This One's for Mom
This One's for Mom
Editor's Note: The following story appeared in Wednesday's edition of Kansas State Official Sports Report and was written by OSR's Mark Janssen. Official Sports Report will be honoring Kansas State's five senior basketball players this week with each having a unique story from their Wildcat career. Saluted in Senior Day games Saturday will be Kari Kincaid and Ashley Sweat from the women's team, and, Chris Merriewether, Luis Colon and Denis Clemente from the men's side. We hope you enjoy their reflection on their days as a Wildcat.
MANHATTAN, Kan. - If you think Senior Night is going to be emotional for Luis Colon on Saturday, what do you think it will be like for Madeline Rivera?
Looking into the distance, and with a bit of a tear in his eye, the Wildcat senior said, "My mother has never seen me play a game of basketball. She means the world to me. She's the person I love most in the world, and she will be here for Senior Night."
Rivera, who speaks no English, never saw her son play in one year of high school basketball back in Carolina, Puerto Rico, or at any of the three high schools Colon played for after moving to Miami, Fla.
Slowly, Colon, who has the name of his mother tattooed on his right calf, said, "She has never seen me play in my life. Things aren't the same (in Puerto Rico). Things are just different back home and she had to work."
Changing his mood, Colon gave a laugh when he said his mother had seen him play on ESPN, and quickly became one of his critics: "She said I run ugly. She says I put my head down and my elbows fly all over the place."
Colon says he's not certain if his father Miguel Colon will be able to make the trip, but Art Alvarez, his AAU coach - "My father figure and my mentor." - will also be in attendance.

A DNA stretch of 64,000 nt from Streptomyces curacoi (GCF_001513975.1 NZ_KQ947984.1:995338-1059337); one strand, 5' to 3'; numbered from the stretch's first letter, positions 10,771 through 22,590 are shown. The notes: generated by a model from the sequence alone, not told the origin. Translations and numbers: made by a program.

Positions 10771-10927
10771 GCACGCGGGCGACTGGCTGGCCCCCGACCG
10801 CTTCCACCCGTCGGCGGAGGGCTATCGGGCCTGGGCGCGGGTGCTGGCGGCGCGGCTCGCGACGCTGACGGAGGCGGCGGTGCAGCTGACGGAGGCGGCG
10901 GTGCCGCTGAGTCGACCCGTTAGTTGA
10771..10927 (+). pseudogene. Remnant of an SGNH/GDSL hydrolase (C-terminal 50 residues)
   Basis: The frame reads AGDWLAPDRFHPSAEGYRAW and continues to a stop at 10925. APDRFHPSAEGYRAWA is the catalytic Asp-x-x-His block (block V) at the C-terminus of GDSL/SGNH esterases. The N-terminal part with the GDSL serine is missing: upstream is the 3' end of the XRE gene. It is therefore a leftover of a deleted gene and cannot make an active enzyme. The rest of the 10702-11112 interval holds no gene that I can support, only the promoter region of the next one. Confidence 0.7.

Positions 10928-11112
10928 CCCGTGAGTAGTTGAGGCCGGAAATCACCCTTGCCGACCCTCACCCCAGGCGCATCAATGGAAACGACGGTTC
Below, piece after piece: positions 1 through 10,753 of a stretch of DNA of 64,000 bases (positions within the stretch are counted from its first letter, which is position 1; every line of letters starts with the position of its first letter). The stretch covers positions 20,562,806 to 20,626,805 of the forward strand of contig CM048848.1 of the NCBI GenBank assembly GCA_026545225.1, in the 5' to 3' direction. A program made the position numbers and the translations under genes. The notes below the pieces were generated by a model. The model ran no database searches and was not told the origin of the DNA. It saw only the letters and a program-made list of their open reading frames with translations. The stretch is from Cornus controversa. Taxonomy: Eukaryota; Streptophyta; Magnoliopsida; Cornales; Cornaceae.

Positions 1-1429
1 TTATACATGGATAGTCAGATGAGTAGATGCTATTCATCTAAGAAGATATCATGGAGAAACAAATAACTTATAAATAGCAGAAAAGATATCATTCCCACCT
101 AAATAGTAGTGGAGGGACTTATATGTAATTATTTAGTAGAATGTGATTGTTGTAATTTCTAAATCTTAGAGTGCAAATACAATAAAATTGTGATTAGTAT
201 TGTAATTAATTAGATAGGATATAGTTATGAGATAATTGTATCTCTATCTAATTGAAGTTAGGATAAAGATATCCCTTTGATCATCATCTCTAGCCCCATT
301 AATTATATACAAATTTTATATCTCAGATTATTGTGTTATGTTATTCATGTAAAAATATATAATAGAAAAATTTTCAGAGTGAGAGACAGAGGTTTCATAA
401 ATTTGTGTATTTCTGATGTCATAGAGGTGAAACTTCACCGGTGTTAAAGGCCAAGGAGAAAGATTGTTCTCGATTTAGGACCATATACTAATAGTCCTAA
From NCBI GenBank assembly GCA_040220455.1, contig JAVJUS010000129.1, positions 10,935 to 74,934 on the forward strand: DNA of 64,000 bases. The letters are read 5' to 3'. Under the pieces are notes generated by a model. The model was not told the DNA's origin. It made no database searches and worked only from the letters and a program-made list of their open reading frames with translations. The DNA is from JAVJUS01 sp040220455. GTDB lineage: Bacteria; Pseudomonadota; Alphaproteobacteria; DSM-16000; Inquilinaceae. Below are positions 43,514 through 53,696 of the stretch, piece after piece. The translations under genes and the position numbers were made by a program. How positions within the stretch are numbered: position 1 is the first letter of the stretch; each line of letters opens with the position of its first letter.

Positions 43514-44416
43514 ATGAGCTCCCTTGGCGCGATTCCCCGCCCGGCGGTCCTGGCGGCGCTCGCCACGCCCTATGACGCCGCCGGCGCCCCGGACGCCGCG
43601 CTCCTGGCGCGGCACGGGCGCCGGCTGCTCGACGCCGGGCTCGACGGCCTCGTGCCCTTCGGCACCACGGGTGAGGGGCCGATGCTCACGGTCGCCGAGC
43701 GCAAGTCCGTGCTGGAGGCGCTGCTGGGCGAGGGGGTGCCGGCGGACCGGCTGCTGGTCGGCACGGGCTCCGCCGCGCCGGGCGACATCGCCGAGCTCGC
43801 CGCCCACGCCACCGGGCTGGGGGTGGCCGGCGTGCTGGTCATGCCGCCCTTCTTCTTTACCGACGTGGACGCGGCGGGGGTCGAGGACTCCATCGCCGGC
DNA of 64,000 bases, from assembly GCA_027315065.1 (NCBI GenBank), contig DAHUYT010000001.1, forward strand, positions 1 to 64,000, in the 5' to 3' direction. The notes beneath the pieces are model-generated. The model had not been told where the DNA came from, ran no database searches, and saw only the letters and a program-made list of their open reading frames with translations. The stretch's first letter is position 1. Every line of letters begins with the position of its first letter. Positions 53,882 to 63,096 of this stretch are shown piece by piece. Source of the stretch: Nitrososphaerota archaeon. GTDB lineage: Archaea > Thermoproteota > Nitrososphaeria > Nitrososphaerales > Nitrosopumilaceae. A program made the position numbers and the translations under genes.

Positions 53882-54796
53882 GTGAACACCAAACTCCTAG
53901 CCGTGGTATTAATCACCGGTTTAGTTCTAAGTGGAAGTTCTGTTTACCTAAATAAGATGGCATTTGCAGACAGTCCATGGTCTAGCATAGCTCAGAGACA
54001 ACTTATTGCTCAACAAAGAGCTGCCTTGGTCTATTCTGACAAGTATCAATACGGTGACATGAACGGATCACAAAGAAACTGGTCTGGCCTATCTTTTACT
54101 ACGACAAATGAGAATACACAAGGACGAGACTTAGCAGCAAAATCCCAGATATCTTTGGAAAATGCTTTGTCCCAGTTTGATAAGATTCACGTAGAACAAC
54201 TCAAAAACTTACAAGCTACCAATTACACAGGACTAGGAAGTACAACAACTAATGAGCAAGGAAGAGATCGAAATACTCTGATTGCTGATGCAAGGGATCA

Asked if his mother has any idea what the Bramlage Coliseum atmosphere will be like, Colon laughed out loud as he said, "Not all."
Chuckling, he added, "She's been asking about the cold weather. She's really worried about that."
Pausing, he said, "I've told her how 13,000 people will be there, but she has no idea what to expect."
Not even of her son's popularity? "No idea. Nooooo idea."
For that matter, Colon had no idea about Kansas State when he arrived four years ago understanding only a couple dozen words in English, and personally speaking even less.
"This place has changed my life. It's the place where I came as a little boy and turned into a grown man," said the 23-year-old Colon. "It's the place where I found more than a coach. I found a father figure in Frank (Martin) and a group of players who became my brothers."
In reality, it's the first place in years and years Colon has called home.
"In Puerto Rico I was moving all over the place, and when I moved to Miami, I still moved around. I played at three high schools in three years, so this is the only place that's been like a home," Colon said. "I would recommend this place to anybody."
Colon openly talks of a better life that he's found in the United States, and in particular, the Little Apple in the Flint Hills of Kansas.
Where would he be without it?
Pausing, Colon quietly said, "You never know, but I wouldn't be the same Lou, for sure. I'm a Lou that I'm proud of."
Knowing the reputation of his coach, it might be humorous to some when Colon reflects, "I was a hot-head when I got here, but Frank taught me to calm down. He's taught me so many things in life."
Like? "Like, when you do things right and work hard, there's going to be something good for you waiting."
What's awaiting for Colon is a professional career, likely back in his native country of Puerto Rico.
"I can't imagine my life without basketball," said Colon. "I want to play and make some money for my mom."